History
John A. Macdonald

Poster published by the Industrial League to appeal to the old ways on which Macdonald built the power of the Conservative Party (courtesy Library and Archives Canada/C-6536).

Tonight, get ready for the premiere of John A: Birth of a Country, airing on CBC Television. The two-hour political thriller follows the fight for power between charismatic Conservative leader John A. Macdonald and his opponent George Brown, leader of the future Liberal Party and founder of the Globe and Mail newspaper. Covering the years between1856 and1864, John A. shows both men spurred into action by intense hatred towards one another and wildly different visions for Canada.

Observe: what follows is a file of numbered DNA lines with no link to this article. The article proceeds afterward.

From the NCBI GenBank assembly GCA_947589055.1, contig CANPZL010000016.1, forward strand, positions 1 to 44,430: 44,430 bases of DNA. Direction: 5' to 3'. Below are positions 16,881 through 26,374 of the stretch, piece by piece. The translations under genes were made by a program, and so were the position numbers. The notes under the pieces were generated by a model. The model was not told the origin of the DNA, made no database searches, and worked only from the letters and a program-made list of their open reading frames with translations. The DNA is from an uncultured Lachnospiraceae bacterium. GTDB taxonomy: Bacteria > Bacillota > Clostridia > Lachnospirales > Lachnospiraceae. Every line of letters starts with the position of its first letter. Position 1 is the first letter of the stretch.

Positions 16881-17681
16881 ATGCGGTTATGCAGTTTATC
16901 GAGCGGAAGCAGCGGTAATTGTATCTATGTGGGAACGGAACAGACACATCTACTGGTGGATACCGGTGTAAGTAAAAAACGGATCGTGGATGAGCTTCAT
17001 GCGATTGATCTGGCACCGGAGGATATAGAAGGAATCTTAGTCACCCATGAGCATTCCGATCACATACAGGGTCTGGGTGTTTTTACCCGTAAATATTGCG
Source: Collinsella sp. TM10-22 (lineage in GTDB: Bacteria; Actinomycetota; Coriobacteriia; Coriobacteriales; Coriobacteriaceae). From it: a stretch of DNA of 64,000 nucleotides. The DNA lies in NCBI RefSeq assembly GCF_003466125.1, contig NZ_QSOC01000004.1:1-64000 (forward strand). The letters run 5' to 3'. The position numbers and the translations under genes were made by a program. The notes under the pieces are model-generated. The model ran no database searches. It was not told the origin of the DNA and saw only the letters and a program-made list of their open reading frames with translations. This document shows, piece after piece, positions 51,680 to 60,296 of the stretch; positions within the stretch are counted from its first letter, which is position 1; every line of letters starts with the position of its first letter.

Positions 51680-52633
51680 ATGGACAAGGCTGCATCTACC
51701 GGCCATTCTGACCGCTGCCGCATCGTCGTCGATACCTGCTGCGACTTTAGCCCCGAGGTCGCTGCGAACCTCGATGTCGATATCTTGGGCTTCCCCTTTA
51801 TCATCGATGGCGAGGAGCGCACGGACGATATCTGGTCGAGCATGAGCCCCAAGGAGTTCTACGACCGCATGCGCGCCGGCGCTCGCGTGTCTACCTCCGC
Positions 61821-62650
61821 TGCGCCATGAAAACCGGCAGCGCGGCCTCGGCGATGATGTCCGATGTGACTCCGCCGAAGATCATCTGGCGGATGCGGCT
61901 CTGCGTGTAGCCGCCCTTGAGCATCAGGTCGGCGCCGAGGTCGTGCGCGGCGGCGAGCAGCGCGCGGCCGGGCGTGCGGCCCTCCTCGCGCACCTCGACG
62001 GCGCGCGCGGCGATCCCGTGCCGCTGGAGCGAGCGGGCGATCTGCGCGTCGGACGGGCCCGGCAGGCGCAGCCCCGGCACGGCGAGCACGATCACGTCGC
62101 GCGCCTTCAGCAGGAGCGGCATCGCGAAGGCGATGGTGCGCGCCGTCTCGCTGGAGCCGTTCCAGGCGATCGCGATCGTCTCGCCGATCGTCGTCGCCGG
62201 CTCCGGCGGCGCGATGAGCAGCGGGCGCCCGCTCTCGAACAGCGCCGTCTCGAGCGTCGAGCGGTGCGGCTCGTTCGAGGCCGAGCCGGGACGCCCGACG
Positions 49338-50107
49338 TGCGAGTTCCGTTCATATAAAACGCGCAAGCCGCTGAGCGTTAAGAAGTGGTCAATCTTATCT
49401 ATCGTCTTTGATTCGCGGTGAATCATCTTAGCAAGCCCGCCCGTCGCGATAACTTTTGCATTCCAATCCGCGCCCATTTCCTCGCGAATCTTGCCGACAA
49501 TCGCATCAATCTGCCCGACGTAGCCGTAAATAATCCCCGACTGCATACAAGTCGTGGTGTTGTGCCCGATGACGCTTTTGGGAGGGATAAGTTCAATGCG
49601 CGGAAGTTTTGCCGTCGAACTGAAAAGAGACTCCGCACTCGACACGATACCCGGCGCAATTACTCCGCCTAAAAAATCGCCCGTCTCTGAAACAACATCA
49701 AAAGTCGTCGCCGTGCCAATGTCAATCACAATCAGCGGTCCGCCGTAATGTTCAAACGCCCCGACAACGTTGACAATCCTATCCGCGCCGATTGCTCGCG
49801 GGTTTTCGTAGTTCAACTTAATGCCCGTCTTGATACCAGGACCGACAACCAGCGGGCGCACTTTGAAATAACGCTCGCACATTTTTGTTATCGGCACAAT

As the English in Upper Canada (Ontario) are pitted against the French in Lower Canada (Quebec), the country threatens to crumble under the watchful, covetous eyes of the United States, who fancy annexing Canada’s northern land. England, meanwhile, has no desire to fight for Canada. During this tumultuous time, two men – John A. Macdonald and George Brown – butt heads as they fight to control Canada’s future.

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History
Labour Day Parade
Labour Day Nine Hour March

On 15 May 1872, Hamilton's "nine-hour pioneers" defied opposition with a procession of 1500 workers (Canadian Illustrated News, courtesy NAC/C-58640).

In a time when the news of labour “strife” is dominated by disputes between millionaire athletes and billionaire owners, history provides a useful perspective on a time when working people had to fight to work less than 12 hours a day. The “Nine-Hour Movement” began in Hamilton, Ontario, and then spread to Toronto where its demands were taken up by the Toronto Printer’s Union.

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